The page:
Feeding my addiction
One of the most prominent reasons that keeps me coming back is the fact that I am addicted to it. Now, people who know me will tell you that I am as vanilla as they get. I don’t drink, don’t use recreational drugs, don’t drink coffee, don’t use energy drinks, nothing of the sort. But I get my rush every time I am in front of a console and the show is about to start. The bigger the show, the bigger the thrill. I could be an act that I have worked with for years. I could have the same gear that I had time to setup, check and doublecheck, running the same show I have run hundreds of times - the feeling still does not go away. Even if there is no evidence supporting the possibility of anything going wrong, you know that this is live. There are no second takes, no edits, no cuts. In that particular moment you have the responsibility of making the show happen, sometimes for thousands of people, and you always feel the pressure. In fact, I think that if you don’t feel the pressure, you should get out. Complacency is your worst enemy in live audio. I remember a quote from Robert Scoville who replied to the question what was your biggest mistake in a live audio setting with: assuming anything. I think it sums up our mindset perfectly. Even when you think that nothing can go wrong, or maybe especially then, something might happen that could endanger the show- leaving you sometimes as the only person who knows how to fix it and keep the show going.
Granted, this pressure is not for everyone. As much as I love it, some people find it too much to bare. I have personally witnessed great studio engineers that completely froze up in live audio settings. It takes a specific type of personality that can remain calm under pressure, go into problem solving mode and find a quick fix to either resolve or mask the problem and not make it evident for the public. Those moments pump so much adrenaline through my system that I don’t need coffee, drugs or alcohol - I am hooked on live sound.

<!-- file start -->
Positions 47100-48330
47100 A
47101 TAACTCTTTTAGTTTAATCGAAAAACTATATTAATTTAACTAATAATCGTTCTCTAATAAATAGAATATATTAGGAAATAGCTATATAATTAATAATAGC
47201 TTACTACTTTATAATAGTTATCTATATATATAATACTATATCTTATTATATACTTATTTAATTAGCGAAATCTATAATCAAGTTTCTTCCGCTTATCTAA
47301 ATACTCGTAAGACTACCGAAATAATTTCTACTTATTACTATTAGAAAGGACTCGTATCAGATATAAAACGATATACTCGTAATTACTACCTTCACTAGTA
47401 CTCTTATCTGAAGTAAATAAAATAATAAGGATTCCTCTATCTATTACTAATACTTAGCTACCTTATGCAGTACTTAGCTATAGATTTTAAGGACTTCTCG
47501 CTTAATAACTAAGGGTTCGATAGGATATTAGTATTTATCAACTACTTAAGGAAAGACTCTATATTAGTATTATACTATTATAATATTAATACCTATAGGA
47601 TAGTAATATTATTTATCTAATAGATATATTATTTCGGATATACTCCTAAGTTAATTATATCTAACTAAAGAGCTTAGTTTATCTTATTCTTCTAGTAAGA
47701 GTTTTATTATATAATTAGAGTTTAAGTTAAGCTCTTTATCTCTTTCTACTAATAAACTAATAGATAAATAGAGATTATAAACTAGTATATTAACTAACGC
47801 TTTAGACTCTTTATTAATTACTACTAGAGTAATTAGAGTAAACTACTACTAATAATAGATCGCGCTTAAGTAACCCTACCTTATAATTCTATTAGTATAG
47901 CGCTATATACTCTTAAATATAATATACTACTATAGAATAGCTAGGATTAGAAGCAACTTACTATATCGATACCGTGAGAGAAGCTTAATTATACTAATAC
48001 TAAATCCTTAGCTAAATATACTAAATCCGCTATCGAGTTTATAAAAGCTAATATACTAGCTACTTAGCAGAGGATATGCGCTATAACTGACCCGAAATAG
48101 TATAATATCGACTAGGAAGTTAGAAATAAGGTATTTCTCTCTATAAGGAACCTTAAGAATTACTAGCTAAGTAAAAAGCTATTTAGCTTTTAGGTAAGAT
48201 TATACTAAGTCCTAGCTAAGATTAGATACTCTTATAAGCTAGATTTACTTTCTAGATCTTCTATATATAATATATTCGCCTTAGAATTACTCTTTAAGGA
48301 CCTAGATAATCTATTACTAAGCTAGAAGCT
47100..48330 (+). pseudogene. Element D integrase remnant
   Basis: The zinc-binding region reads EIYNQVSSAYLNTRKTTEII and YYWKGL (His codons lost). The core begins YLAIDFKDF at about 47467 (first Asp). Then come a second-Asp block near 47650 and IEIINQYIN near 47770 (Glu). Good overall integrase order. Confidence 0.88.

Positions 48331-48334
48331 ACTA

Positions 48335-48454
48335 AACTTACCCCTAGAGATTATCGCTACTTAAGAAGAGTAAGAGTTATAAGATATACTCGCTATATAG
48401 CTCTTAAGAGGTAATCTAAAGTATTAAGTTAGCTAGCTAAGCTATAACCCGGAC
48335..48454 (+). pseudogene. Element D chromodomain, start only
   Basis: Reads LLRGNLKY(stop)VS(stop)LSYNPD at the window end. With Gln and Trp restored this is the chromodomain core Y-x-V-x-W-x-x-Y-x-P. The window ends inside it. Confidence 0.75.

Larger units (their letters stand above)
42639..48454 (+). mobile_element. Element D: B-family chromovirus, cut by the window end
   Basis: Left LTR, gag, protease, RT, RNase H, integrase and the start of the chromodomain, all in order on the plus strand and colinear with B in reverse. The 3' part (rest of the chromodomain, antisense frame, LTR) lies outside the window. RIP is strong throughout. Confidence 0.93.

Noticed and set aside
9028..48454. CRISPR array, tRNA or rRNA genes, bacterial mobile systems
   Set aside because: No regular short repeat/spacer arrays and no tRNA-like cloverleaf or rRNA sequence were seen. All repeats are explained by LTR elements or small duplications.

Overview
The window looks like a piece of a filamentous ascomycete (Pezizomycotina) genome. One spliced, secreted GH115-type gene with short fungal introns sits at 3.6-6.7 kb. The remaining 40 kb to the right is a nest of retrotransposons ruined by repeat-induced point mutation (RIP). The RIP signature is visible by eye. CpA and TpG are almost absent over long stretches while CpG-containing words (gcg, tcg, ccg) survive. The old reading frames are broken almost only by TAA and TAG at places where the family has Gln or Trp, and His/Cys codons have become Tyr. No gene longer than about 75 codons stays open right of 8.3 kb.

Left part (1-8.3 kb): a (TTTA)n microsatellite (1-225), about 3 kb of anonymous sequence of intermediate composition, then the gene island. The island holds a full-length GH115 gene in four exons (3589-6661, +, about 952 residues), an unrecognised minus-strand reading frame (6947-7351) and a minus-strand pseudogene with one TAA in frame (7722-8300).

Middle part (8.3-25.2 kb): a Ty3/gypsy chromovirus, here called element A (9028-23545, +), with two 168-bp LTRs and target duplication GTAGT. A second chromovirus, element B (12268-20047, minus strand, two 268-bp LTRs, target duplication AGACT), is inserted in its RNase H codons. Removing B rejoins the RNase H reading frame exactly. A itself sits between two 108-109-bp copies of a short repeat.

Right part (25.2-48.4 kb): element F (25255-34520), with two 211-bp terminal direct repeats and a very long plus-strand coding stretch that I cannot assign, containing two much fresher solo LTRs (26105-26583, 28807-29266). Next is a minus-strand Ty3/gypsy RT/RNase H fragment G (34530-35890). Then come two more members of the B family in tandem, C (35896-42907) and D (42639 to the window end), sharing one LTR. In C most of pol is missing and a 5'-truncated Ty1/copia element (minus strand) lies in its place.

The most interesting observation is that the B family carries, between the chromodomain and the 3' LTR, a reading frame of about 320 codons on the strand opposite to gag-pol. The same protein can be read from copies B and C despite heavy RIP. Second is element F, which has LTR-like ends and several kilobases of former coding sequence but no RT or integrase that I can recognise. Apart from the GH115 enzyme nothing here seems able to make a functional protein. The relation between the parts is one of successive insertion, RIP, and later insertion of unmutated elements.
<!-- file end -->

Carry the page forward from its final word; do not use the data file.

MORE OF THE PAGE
2. Community of Peers
Live sound environment is one of high stress levels, severe lack of sleep, time constrictions, and extreme levels of responsibility. If it sounds a bit like a military regime, it’s because it sometimes feels like that. And just like in the military, you have to count on the people next to you to help you out, do their job and have your back. True characters are revealed in these extreme conditions, and bonds are forged that are strong and long lasting. Our community is a bunch of guys and (increasingly so) gals that share the same goals of making the show happen by any means necessary and being content with our invisibility - we did our job perfectly when no one notices we are there. Through those shared goals we are able to work those long hours and still stand at the end of the day. Sure, everyone has off days when they don’t work well with others or personal issues creep into our work environment - we are all human, afterall. But most often there is good natured humour that blankets the teams, and if that does not help, early morning venting rants that blow off steam and leave you feeling better when sharing some of the frustrations with the only people that actually know first hand how you feel - your brothers in arms.